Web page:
Last week, the CIA declassified a February 2003 letter from Democratic Representative Jane Harman of California discussing the planned destruction of videotapes depicting the interrogation and torture of prisoners held by the CIA.
Harman requested that the CIA release the letter in order to show her supposed criticism of the agency’s plans to destroy the evidence. In a statement on the letter, Harman said that it “makes clear my concern about possible destruction of any tapes.” In fact, the letter only underscores the fact that the Democratic Party was aware of and supported the CIA’s secret policy of torture.
Democrats knew of plans to destroy evidence of interrogations, but made no serious attempt to stop it or inform the American people. Indeed, Harman’s “concern” was in effect an indication to the CIA that the Democrats would not challenge a decision to destroy the tapes and would not expose the agency if it did so.
The videotapes, involving hundreds of hours of interrogation of Abu Zubaydah and Abd al-Rahim al-Nashiri, were secretly destroyed in November 2005. Their destruction was only publicly disclosed last month, though several Democrats had been made aware of the action at least a year ago.
Perhaps the most significant section of the three-paragraph letter is that dealing with the CIA’s interrogation policy, not the plans for destroying the tapes. Harman made clear that she supported the program of “enhanced interrogation,” which included the use of the notorious torture technique of waterboarding. The letter amounted to a green light for the continuation of the program, which was kept secret from the American people for several more years.
In the letter, addressed to CIA General Counsel Scott Muller, Harman discusses a briefing given to a few leading Democratic and Republican congressmen the week before. She says that the briefing “brought home to me the difficult challenges faced by the Central Intelligence Agency in the current threat environment. I realize we are at a time when the balance between security and liberty must be constantly evaluated and recalibrated in order to protect our nation and its people from catastrophic terrorist attack...”
Harman reported that at the hearing, Muller “assured us that the [redacted] approved by the Attorney General have been subject to an extensive review by lawyers at the Central Intelligence Agency, the Department of Justice and the National Security Council and found to be within the law.”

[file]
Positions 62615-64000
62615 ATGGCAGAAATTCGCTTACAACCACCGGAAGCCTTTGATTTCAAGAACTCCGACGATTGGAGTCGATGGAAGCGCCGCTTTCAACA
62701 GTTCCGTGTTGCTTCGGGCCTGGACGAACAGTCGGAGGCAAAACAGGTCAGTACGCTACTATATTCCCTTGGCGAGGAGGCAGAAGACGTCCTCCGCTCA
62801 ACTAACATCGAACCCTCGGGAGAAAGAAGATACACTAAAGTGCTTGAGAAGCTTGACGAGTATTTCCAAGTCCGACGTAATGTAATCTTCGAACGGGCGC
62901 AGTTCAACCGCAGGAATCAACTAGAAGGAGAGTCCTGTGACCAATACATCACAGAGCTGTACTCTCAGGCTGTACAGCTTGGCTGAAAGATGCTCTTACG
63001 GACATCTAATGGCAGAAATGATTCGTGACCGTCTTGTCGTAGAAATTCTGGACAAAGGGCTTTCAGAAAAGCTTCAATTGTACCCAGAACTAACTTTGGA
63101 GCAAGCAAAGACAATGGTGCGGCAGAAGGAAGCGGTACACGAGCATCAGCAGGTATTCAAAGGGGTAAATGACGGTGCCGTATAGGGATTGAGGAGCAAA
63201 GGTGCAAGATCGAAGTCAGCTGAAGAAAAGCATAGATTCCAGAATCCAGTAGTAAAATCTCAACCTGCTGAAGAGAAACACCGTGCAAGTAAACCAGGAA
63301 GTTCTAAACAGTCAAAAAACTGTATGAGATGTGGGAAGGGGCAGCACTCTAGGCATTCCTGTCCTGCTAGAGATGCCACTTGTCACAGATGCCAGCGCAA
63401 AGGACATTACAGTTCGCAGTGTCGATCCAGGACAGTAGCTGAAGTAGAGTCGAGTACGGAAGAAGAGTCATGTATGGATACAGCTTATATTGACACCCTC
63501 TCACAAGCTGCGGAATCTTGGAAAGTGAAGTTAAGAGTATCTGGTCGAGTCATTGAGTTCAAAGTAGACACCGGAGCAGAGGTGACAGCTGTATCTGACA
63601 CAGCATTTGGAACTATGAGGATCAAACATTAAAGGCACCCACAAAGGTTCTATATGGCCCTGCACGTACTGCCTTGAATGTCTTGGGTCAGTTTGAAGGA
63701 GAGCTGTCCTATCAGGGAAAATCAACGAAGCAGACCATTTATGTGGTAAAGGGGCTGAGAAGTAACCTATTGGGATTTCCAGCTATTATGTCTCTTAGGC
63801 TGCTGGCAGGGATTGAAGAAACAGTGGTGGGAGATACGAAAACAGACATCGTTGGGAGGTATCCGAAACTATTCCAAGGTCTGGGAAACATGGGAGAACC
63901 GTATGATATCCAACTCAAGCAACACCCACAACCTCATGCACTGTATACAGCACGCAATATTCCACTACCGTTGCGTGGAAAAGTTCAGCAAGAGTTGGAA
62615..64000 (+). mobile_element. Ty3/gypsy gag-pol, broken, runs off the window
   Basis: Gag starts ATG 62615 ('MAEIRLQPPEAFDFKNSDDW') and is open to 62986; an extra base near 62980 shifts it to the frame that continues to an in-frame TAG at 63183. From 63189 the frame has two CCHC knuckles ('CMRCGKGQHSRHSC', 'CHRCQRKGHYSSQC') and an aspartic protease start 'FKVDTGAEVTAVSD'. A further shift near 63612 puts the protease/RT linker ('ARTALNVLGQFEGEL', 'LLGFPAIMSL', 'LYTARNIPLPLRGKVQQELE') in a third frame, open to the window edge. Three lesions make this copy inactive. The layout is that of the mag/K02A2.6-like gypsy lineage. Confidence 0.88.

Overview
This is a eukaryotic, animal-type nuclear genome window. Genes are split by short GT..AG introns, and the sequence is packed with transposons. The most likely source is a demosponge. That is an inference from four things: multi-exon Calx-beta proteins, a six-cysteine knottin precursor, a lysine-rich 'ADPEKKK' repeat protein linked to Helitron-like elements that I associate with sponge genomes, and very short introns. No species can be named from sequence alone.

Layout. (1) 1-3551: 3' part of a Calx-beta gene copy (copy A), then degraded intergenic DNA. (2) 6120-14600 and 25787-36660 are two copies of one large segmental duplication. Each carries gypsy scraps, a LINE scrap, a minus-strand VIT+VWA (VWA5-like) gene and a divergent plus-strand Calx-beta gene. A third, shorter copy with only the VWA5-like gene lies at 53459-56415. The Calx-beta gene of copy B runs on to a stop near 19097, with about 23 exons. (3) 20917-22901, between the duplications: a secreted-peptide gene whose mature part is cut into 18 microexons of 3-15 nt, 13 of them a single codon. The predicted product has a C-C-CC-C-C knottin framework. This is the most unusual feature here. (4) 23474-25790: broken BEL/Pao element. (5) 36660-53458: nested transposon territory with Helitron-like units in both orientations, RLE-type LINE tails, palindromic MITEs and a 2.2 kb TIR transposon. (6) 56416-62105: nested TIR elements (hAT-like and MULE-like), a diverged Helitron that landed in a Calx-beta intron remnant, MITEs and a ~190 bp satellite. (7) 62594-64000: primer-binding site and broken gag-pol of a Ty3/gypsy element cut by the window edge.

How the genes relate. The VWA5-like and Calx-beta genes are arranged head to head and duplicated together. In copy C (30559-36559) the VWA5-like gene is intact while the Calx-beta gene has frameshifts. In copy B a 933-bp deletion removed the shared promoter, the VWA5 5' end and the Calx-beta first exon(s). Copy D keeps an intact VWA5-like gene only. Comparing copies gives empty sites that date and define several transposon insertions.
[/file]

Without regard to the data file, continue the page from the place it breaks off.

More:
Harman, who is a graduate of Harvard Law School, indicated no disagreement with these legal findings, even though the methods employed by the CIA are clear violations of anti-torture statutes and international treaties. She merely questioned whether or not what she later calls “enhanced techniques” were consistent with US policy and whether or not they had been “authorized and approved by the President.”
Many of the documents arguing for the legality of torture have never been released to the public. However, one such document was leaked to the public—the infamous August 2002 “torture memo,” prepared by Justice Department lawyers—which argued that the president has the constitutional right to torture as part of his war powers. This memo presumably formed part of the legal rationale presented by the CIA to Harman and others to justify the torture methods.
Harman’s acceptance of the legal rationale for torture was in line with the reaction of the entire Democratic Party to the antidemocratic policies implemented by the White House, using the “war on terror” and the attacks of September 11 as a pretext.
According to a Washington Post article published last month, in 2002 four congressional leaders, including the current speaker of the House, Nancy Pelosi, another Democrat from California, were “given a virtual tour of the CIA’s overseas detention sites and the harsh techniques interrogators devised to try to make the prisoners talk.”